Wednesday, July 15, 2020

Red Riding Hoods – Fleche and Other Footwork Training

This drill can be done by a fencer with their parent or friend. So it can be assigned as homework or it can be one parents can adopt to do with their fencer.

One of the big things with training the fleche is to be able to execute from any point in your movement without telegraphing that you're about to. The fleche should explosively take an opponent by surprise. They should not have the time to realize the fleche is happening or to respond.

If an athlete has to fully settle their feet before beginning a fleche, they lose the moment in which it would be effective. If an athlete has to load the body and set up the weight to be explosive, they lose the element of surprise.

This exercise is a fun one. My youth fencers love it – despite it being strenuous. I originally started using it for my college fencers to help teach them to fleche suddenly from light footwork movement. The team of beginner fencers who first adopted this drill went on to win their conference's foil title three years running. Obviously, this drill was not the only element of their success – but their ability to make sudden bursting attacks, counters, and attacks in prep, helped set them apart.

It is also adaptable. You can change the footwork involved, or even dispense with footwork altogether.

It's pretty simple. The leader tells a story. While the leader is telling the story the fencers “float” or maintain a dynamic guard (they bounce back and forth lightly or shuffle constantly between their feet, if they have trouble with this an advance-retreat in place pattern is fine).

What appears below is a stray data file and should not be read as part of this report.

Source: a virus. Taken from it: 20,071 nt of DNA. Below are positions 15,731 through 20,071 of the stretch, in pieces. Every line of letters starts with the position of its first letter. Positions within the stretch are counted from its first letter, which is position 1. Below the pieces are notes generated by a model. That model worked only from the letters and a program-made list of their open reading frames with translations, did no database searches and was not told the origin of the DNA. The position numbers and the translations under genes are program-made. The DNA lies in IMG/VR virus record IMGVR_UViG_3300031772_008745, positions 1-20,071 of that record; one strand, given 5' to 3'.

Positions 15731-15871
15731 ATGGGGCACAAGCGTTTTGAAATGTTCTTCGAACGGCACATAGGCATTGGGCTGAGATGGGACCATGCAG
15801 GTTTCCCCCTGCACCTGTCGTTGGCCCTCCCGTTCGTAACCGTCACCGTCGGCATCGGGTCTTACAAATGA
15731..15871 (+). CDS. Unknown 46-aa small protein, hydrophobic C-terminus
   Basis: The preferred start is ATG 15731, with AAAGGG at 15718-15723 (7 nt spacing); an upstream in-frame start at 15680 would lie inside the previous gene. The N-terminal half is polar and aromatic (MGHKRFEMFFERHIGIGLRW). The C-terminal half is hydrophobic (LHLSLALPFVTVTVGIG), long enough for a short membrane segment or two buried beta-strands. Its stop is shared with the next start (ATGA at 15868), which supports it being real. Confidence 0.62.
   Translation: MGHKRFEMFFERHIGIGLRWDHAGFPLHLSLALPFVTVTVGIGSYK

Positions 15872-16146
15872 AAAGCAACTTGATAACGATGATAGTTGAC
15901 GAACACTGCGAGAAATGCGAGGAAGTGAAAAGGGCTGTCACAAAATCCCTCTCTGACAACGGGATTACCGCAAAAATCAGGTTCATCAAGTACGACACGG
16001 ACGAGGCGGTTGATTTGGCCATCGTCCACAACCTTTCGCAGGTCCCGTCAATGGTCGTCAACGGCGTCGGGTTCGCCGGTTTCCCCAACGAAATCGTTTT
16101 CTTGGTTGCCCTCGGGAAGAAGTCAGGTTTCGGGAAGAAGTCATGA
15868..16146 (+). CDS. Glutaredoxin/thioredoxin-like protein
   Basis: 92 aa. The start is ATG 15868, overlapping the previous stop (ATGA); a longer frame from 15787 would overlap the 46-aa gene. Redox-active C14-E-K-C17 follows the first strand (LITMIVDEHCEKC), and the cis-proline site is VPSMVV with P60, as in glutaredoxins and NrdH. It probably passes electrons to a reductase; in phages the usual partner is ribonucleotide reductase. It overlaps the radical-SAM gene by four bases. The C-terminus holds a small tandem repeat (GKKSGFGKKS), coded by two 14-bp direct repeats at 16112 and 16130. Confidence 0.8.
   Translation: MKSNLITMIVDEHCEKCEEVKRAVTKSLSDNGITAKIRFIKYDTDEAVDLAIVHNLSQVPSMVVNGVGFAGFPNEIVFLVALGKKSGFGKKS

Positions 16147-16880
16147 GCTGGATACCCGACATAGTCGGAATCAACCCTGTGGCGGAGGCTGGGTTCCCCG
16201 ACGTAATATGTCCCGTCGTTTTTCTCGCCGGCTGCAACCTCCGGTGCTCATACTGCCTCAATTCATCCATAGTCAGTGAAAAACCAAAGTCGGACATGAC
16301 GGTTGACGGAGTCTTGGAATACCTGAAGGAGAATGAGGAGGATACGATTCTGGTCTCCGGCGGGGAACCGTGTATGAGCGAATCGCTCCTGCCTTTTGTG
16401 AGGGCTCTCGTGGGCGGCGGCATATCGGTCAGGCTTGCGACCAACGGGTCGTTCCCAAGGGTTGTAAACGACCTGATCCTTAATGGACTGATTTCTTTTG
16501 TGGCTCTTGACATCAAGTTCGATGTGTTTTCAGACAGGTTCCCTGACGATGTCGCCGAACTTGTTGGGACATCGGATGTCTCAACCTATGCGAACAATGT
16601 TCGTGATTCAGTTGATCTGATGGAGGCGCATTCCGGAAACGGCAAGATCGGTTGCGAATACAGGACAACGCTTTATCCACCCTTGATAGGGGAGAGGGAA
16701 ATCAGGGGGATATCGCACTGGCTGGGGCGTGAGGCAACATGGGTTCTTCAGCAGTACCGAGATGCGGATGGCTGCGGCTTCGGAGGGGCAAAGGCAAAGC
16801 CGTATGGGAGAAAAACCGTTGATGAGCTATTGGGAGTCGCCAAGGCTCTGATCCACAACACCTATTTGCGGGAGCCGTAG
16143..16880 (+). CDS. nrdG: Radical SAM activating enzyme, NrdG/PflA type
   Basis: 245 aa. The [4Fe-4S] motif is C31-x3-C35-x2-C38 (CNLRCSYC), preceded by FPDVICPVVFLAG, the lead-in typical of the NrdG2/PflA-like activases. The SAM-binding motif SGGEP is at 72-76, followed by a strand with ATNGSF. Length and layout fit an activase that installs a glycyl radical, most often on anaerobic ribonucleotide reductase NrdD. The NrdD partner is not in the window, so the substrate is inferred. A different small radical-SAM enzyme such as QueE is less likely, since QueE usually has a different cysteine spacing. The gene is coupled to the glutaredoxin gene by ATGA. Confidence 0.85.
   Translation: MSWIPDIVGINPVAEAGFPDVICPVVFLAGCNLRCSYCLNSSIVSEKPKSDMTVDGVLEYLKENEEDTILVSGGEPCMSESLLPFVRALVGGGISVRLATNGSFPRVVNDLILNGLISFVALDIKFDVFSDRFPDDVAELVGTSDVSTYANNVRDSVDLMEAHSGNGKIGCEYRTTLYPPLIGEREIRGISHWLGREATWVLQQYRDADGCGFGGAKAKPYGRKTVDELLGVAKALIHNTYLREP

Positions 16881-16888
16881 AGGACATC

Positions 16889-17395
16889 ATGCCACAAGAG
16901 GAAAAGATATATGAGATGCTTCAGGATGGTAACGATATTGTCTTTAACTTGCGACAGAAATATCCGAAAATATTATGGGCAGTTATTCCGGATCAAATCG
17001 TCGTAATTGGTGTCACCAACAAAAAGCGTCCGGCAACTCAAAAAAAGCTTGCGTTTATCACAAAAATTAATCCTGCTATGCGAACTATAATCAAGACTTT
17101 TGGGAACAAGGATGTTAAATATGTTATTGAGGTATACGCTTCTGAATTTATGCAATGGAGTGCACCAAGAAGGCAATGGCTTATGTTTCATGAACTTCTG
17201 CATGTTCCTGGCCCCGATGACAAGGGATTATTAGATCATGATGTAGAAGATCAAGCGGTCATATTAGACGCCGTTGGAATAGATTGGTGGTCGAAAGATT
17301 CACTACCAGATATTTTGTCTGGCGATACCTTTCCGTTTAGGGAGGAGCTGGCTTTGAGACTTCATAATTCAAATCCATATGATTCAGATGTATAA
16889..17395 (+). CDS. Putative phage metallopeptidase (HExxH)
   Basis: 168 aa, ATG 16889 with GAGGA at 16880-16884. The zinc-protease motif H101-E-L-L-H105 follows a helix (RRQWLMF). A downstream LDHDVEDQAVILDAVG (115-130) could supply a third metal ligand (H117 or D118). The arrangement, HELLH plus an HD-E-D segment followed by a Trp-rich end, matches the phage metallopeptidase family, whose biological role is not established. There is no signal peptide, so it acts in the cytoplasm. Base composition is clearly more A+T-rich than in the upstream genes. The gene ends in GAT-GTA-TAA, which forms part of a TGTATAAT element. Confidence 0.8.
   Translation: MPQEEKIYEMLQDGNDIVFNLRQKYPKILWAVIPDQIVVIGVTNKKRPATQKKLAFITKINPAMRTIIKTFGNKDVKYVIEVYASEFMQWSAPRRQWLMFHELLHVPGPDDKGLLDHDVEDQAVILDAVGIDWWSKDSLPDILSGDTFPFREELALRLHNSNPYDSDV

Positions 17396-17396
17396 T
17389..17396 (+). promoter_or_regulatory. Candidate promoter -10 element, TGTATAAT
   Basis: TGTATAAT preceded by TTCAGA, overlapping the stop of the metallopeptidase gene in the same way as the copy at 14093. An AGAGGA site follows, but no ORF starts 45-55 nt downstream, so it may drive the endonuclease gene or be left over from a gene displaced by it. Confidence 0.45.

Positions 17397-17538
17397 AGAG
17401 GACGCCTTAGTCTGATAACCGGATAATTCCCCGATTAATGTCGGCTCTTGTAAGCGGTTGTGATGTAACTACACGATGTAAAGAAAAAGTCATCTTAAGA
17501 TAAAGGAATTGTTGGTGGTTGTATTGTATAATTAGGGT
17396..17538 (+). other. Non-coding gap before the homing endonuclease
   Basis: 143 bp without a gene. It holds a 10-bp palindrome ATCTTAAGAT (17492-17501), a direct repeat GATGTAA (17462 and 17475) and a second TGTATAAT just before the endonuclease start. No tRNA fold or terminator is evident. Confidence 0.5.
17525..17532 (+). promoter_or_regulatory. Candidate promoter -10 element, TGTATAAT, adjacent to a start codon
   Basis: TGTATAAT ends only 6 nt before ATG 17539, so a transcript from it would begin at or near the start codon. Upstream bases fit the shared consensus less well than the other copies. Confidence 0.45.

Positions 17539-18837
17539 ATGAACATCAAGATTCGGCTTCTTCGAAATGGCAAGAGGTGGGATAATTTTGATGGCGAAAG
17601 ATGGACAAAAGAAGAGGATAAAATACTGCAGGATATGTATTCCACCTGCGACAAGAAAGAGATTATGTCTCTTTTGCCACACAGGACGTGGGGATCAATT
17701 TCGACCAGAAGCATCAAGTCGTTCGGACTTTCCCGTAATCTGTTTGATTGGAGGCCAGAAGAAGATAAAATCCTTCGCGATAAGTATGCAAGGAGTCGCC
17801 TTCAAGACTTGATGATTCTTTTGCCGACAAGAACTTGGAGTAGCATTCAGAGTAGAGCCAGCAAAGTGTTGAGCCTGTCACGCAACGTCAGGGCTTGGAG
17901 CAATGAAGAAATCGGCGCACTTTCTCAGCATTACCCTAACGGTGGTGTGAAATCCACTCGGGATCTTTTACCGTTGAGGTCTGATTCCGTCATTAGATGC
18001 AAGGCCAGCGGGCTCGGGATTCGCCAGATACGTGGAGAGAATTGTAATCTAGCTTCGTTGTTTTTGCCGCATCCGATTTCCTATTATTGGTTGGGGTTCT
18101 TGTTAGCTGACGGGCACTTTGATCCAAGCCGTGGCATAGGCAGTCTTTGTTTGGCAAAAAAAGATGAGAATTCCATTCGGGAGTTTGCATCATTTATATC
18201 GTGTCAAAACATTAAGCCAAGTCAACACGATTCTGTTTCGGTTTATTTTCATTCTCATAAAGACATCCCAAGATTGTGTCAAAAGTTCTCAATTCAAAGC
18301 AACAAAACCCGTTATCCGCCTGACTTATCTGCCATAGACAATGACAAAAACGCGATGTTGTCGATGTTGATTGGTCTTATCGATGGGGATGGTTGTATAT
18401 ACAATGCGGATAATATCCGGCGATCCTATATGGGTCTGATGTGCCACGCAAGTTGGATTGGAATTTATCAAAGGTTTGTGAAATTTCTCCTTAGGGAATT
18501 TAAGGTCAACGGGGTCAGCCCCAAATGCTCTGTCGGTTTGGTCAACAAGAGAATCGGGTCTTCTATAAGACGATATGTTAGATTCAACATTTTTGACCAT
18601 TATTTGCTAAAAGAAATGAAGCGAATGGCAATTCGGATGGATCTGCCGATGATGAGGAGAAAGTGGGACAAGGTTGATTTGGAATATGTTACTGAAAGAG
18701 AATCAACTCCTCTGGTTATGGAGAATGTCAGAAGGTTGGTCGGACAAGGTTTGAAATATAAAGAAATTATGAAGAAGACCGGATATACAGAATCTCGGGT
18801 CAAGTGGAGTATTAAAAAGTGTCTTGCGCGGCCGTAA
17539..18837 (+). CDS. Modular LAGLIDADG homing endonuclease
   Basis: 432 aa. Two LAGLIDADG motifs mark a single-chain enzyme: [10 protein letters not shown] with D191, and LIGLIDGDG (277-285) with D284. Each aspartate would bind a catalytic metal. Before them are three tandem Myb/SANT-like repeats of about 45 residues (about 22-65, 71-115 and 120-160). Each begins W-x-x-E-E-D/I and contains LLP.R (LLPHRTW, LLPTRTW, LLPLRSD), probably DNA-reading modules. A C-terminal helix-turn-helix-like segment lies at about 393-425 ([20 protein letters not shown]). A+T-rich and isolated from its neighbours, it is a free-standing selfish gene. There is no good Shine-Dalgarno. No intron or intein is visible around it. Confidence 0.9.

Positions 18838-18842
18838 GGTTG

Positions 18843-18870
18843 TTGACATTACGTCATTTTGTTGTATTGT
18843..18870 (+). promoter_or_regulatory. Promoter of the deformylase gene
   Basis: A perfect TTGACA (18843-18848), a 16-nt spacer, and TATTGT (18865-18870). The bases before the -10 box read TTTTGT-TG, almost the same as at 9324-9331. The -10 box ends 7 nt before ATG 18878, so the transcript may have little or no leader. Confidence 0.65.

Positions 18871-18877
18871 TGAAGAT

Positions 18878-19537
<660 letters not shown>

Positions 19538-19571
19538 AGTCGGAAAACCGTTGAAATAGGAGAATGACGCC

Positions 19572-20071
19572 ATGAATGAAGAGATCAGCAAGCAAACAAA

Certain types of words trigger certain responses. Usually you only want two. You could work it as a recognition and choice drill by adding more than two – but this can be difficult and those are better as visual drills.

For example, we tell a faery tale and every time an animal word is used the fencer's fleche, every time a color word is used they do a burpee.

Number words can be an option also. Or the name of a character. Faery tales are the easiest to use, but we used The Death of Superman once. One of our youth athletes likes leading the drill and makes up stories. The important parts are
  1. Keeping the story fun and interesting so athletes enjoy the exercise despite the work
  2. Embellishing the story in the extreme – partially to keep it interesting; in order to add the trigger words as much as possible.

Your chosen responses can vary.

For footwork we commonly use fleche, flunge, double advance-lunge. You could use a distance pull-lunge. You could add an explosiveness exercise and do a scissor jump lunge, or a squat lunge.

For conditioning we typically use burpees or sit ups, but you could use jumping squats, or sprints, or even sit ups. It should just be a small number, or even only one, so that they can reset to their constant movement quickly. You'll also be making them do it several times throughout the story so they don't have to do a lot each time the word is said since you'll say your trigger words several times.

If you want to focus on creating a work out instead of focusing on footwork then you might try three or four cue words. You can increase the cue words in this instance because they don't have to worry about quick reaction on a precise or correct execution of a fencing movement, they are just doing a simpler exercise movement which should be more natural to them. Then set all trigger words for exercise movements. So colors trigger a burpee, numbers trigger a jumping squat, and animals trigger a sprint.

If they get the cue wrong, give them a jovial reminder of what the cues are. It's not a choice or decision drill so the error doesn't really need any firm correction – they just need to get on track so they get the most out of the drill.


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Red riding hood image found on pintrest by Edli on Deviant Art, classic fleche image taken from Sydney Sabre

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